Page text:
The Chancellor of the Exchequer, Rishi Sunak, delivered his Spring Statement on Wednesday 23 March 2022. In this early edition of our April tax newsletter we outline the key measures affecting our clients.
National Insurance Contributions (NICs)
Despite lobbying to delay the upcoming 1.25% increase in NICs payable by employees, employers and the self-employed, the government has decided to go ahead as planned from April 2022, to provide additional funds for health and social care.
Some new measures have however been announced in an attempt to combat the effect of the increase, at least partially.
Increase in the starting NIC threshold for individuals
The annual level at which employees and the self-employed start to pay NICs was due to increase from £9,568 to £9,880 from 6 April 2022.
This increase will go ahead but be further uplifted to £12,570 from 6 July 2022, effectively aligning the point at which an individual starts to pay NICs with the £12,570 income tax personal allowance.
In the tax year to 5 April 2023, this is a NIC cut worth £267 for most employees and £207 for most self-employed individuals.
Crucially, this will more than negate the impact of the 1.25 percentage point NIC increase for most workers with employment earnings of less than £34,000, providing them with a small contribution to the increased cost of living.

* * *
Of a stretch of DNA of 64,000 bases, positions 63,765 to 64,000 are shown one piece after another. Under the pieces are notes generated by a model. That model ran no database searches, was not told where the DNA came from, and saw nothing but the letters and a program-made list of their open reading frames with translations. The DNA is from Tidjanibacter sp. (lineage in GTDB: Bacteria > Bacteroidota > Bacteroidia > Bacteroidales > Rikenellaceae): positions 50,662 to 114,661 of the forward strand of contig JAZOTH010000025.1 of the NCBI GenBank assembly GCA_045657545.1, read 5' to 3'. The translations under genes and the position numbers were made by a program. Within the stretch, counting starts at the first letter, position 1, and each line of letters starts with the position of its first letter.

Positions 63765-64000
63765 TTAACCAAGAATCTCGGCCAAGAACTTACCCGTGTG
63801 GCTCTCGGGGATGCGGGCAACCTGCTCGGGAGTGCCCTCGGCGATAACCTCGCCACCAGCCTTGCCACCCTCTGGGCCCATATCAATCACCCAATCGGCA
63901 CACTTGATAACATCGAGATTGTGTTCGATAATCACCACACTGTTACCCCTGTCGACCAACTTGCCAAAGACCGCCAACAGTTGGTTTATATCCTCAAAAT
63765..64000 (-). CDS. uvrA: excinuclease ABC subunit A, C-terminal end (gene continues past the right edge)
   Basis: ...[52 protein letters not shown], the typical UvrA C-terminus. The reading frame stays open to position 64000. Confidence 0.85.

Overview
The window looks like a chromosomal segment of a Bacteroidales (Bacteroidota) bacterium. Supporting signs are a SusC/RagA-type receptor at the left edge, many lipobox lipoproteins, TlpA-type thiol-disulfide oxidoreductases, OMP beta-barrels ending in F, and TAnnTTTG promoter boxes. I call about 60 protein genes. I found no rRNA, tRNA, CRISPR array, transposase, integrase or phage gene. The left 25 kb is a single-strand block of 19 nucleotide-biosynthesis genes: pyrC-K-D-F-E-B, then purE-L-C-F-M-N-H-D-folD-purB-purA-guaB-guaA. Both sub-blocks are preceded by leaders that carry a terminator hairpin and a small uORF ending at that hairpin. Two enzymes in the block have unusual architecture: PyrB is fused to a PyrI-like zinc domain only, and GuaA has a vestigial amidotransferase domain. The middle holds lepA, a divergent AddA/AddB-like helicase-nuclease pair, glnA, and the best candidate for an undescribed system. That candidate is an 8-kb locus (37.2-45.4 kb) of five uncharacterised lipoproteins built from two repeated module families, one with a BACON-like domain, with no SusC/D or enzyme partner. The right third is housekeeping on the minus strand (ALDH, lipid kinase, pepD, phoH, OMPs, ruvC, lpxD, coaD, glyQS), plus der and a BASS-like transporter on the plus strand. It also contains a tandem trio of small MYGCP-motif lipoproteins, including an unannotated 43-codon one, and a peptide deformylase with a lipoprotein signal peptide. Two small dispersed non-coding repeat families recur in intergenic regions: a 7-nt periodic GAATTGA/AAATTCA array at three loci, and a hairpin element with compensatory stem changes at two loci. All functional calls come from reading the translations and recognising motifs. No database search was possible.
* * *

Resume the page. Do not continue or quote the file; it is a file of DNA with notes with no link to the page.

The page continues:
The starting NIC threshold for the self-employed and company directors is computed on an annual basis and so will be set at a pro-rata sum of £11,908 for the whole of the tax year to 5 April 2023, before increasing to £12,570 in the tax year to 5 April 2024.
Class 2 NIC liabilities of the self-employed
For the self-employed, some individuals will find that they no longer need to pay Class 2 NICs from April 2022. The small profits threshold will be set at £6,725 as planned but the requirement to pay Class 2 NIC will only apply to those with self-employed profits over £11,908.
This will benefit approximately 500,000 self-employed individuals by saving them £165 a year.
From 6 April 2023, Class 2 NIC will only be payable by those with profits over £12,570.
What about employers?
No changes have been made to the annual level at which employers’ NIC start to apply; namely £9,100 for most employees in the tax year to 5 April 2023.
However, the Employment Allowance, which allows eligible businesses to reduce their employer NIC cost, will increase from £4,000 to £5,000 for the tax year to 5 April 2023.
It is expected that 495,000 businesses will benefit from this increase, with most saving £150 in the tax year to 5 April 2023.
While the Spring Statement described tax cuts, we must not lose sight that there is still the upcoming 1.25 percentage point increase in NIC, along with a freeze in income tax bands and allowances. Many individuals and businesses will still be paying more tax and NIC in the year to 5 April 2023 than they did last year.
Please get in touch if you’d like a personalised summary of how these changes affect you or if you have any questions about your payroll.
The Chancellor has committed to reduce the basic rate of income tax from 20% to 19%, but not until 6 April 2024.